In this Ethics Rounds we present a conflict regarding discharge planning for a febrile infant in the emergency department. The physician believes discharge would be unsafe and would constitute a discharge against medical advice. The child’s mother believes her son has been through an already extensive and painful evaluation and would prefer to monitor her well-appearing son closely at home with a safety plan and a next-day outpatient visit. Commentators assess this case from the perspective of best interest, harm-benefit, conflict management, and nondiscriminatory care principles and prioritize a high-quality informed consent process. They characterize the formalization of discharge against medical advice as problematic. Pediatricians, a pediatric resident, ethicists, an attorney, and mediator provide a range of perspectives to inform ethically justifiable options and conflict resolution practices.
Pediatric Discharge From the Emergency Department Against Medical Advice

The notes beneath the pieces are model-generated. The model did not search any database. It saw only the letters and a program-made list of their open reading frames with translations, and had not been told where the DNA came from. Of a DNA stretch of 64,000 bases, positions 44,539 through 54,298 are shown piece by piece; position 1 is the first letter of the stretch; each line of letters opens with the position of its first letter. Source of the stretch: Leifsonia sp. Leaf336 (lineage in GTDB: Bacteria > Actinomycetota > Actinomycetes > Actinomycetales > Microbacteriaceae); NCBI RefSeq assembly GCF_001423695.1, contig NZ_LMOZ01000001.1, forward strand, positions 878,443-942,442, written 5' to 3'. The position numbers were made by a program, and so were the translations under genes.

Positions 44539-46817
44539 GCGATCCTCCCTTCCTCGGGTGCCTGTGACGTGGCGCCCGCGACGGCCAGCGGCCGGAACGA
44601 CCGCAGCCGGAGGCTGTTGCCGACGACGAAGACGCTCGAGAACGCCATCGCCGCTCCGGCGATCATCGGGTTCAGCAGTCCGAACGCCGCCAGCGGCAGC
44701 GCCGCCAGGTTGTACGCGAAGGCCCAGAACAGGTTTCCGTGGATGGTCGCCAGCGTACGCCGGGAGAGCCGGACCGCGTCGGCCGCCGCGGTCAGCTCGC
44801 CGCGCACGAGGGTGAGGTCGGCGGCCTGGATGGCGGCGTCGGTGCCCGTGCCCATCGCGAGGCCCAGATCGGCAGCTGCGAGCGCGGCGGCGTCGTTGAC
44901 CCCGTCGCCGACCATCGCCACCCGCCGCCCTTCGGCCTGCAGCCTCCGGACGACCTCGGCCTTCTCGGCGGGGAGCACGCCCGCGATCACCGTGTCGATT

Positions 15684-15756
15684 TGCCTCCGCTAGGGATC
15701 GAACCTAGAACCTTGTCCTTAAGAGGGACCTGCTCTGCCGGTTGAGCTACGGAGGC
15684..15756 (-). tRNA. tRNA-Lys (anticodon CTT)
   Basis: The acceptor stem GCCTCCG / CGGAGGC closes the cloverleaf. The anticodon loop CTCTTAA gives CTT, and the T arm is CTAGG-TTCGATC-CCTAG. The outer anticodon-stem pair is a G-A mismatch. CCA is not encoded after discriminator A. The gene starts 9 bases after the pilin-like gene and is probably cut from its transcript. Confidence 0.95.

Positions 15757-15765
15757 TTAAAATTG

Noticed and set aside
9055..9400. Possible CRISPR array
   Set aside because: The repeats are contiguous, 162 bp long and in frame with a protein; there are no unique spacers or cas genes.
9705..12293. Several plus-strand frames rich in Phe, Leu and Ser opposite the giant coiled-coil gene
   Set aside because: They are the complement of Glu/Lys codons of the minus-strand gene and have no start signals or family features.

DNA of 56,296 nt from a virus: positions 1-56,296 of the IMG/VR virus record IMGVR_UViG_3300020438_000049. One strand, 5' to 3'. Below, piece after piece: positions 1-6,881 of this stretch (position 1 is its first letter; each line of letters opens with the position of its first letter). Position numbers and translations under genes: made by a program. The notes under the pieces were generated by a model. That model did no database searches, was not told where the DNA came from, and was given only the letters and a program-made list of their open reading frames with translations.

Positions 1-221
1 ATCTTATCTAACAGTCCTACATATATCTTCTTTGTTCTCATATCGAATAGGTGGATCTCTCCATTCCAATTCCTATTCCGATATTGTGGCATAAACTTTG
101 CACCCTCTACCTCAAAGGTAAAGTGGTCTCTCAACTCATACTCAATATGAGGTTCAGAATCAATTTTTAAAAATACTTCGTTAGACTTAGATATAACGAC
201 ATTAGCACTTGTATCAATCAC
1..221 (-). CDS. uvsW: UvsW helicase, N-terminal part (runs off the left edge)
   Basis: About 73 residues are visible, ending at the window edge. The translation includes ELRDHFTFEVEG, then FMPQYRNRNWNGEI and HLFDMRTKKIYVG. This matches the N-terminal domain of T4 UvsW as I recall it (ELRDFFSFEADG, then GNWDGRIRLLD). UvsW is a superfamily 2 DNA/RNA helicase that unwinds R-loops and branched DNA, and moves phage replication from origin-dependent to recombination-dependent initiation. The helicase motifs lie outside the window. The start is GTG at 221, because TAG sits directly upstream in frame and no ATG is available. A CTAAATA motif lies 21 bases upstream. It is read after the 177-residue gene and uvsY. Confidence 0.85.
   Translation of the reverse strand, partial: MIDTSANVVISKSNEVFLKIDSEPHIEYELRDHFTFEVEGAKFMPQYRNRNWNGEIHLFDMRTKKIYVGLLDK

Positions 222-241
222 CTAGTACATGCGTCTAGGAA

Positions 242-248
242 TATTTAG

FINANCIAL DISCLOSURES: The authors have indicated they have no financial relationships relevant to this article to disclose.
POTENTIAL CONFLICT OF INTEREST: The authors have indicated they have no potential conflicts of interest to disclose.
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Meaghann S. Weaver, Haavi Morreim, Lydia H. Pecker, Rachel O. Alade, David J. Alfandre; Pediatric Discharge From the Emergency Department Against Medical Advice. Pediatrics January 2022; 149 (1): e2021050996. 10.1542/peds.2021-050996
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